A worker clears dead fish floating on the banks of the polluted Fuhe river in Wuhan, Hubei province (Reuters)
A worker clears dead fish floating on the banks of the polluted Fuhe river in Wuhan, Hubei province (Reuters)

More than 100 tonnes of dead fish have been pulled form a river in China after they were poisoned by ammonia from a chemical plant, environmental officials have said.

Tens of thousands of dead fish were cleared from a 25-mile (40km) stretch of the Fuhe river in Wuhan, the capital of the central province of Hubei.

The local environmental protection department blamed the Hubei Shuanghuan Science and Technology Stock Co. A sampling of its drain outlet showed an ammonia density which far exceeded the national standard. The company has refused to comment.

The incident has caused worry among the residents in the nearby city of Wuhan and the fishing village Huanghualao. Rampant pollution has plagued China for years.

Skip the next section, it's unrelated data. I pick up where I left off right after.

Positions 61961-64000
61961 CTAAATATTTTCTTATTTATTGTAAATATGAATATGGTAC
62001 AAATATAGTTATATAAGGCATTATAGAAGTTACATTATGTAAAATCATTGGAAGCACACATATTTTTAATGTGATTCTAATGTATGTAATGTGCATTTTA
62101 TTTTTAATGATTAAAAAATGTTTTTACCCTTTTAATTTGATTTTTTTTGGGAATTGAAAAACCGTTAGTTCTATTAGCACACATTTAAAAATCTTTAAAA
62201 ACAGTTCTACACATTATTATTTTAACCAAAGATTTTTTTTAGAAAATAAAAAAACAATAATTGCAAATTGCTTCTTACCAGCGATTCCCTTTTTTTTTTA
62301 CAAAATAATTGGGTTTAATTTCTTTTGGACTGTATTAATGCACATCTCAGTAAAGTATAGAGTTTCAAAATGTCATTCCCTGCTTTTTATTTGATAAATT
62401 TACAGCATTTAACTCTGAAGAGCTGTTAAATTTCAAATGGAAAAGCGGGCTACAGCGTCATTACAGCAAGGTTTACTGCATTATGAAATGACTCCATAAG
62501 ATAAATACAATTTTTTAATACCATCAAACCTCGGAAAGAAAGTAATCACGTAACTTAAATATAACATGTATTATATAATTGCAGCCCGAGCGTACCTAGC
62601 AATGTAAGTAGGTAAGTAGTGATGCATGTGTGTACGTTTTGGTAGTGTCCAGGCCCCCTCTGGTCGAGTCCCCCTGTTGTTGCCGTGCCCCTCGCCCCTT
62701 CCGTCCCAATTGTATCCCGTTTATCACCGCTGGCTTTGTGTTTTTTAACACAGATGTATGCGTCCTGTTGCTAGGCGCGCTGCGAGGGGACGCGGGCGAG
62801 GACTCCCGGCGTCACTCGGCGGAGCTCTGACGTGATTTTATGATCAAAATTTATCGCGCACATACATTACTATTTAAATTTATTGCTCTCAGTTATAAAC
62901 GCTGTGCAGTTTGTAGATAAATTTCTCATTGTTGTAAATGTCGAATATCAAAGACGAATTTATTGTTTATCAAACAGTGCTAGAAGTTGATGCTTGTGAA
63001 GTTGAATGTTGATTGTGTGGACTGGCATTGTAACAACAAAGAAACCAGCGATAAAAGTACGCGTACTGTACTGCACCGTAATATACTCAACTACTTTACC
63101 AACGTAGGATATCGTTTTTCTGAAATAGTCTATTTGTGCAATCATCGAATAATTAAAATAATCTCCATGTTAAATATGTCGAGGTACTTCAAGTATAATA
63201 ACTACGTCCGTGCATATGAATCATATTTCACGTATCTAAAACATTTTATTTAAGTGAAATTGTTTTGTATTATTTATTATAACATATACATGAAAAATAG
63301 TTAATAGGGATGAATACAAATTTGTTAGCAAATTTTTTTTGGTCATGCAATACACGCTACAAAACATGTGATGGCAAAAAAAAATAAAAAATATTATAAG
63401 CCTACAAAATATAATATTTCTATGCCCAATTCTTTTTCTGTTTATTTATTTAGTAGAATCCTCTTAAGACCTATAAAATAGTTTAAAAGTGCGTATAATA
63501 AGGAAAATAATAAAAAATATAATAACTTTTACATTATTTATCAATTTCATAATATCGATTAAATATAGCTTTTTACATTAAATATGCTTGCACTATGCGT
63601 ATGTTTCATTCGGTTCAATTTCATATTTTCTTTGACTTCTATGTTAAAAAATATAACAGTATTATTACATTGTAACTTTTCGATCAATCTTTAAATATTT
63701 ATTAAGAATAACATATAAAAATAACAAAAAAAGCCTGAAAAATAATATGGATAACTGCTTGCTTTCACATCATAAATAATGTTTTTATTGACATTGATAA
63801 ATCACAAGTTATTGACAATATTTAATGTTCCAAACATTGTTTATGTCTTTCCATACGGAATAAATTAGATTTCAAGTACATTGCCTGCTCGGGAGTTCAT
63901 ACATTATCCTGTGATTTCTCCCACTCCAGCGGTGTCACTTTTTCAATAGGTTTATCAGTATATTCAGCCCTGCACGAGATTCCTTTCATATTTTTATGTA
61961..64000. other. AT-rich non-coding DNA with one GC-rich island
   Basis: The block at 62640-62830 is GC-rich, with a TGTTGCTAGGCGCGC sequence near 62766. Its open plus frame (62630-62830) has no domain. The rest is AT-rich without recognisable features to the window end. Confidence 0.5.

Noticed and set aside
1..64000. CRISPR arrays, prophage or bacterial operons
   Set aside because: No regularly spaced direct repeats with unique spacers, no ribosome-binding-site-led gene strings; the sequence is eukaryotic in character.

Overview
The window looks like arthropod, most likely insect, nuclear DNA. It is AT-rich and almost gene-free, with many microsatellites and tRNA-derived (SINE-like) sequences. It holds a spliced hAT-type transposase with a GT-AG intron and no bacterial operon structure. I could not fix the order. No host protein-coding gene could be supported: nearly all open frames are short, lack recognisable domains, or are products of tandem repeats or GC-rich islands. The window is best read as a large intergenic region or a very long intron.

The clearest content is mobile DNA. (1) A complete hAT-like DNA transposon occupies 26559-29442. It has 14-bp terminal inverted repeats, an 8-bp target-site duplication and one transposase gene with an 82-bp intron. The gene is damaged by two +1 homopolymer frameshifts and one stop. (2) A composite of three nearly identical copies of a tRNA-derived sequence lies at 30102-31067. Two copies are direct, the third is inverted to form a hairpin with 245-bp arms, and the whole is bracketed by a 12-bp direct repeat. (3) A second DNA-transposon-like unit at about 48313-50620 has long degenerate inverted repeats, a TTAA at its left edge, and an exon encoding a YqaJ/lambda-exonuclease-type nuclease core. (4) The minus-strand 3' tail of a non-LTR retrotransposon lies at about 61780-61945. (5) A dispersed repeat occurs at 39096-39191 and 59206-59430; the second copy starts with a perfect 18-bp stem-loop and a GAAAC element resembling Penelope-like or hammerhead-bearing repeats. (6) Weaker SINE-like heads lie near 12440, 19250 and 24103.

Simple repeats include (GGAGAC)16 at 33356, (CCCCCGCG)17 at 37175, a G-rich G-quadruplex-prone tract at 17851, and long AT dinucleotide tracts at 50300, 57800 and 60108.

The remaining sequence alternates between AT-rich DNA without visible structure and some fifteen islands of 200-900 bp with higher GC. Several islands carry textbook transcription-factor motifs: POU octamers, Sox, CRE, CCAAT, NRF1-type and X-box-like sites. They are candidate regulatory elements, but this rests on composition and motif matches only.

Huanghualao's party secretary Wang Sanqing said: "The dead fish covered the entire river and looked like snowflakes." The owners of the village's 150 fishing boats could lose up to 70,000 yuan (£7,300) a day as a result of the poisoning.

The dead fish were mainly carp, chub and snakehead.

The environmental department has warned people not to eat the although they said the the water was safe to drink. It ordered Hubei Shuanghuan Science and Technology Stock to suspend operations until the pollution problem has been fixed.

The incident came after more than 16,000 dead pigs were recovered from a river which runs through the commercial hub of Shanghai earlier this year.

The environmental department confirmed
The environmental department confirmed 'a great number of fish' had been recovered from the Fuhe (Reuters)